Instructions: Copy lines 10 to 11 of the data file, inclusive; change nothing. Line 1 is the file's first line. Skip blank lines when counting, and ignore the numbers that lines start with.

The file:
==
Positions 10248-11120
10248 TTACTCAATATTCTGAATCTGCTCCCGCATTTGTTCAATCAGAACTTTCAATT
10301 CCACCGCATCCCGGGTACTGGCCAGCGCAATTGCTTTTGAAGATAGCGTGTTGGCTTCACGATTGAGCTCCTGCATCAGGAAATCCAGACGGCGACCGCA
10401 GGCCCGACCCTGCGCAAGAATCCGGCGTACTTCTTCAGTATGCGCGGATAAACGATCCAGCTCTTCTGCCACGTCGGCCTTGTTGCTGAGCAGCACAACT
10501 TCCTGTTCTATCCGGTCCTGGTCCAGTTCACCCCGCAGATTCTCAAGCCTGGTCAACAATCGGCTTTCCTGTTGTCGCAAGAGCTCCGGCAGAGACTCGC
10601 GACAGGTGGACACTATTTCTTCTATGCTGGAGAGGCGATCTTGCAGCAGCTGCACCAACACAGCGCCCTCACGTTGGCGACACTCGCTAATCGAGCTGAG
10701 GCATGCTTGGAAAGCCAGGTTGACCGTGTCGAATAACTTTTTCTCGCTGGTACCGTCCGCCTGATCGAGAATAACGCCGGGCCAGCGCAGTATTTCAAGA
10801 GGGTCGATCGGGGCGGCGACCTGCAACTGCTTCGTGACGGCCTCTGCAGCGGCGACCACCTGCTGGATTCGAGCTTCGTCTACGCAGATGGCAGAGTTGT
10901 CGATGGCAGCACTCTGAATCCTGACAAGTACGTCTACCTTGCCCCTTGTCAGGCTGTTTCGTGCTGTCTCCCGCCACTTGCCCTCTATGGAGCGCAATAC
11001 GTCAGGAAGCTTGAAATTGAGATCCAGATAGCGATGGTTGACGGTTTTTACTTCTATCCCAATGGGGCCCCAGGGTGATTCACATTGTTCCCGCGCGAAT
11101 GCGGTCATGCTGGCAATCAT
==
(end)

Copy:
11001 GTCAGGAAGCTTGAAATTGAGATCCAGATAGCGATGGTTGACGGTTTTTACTTCTATCCCAATGGGGCCCCAGGGTGATTCACATTGTTCCCGCGCGAAT
11101 GCGGTCATGCTGGCAATCAT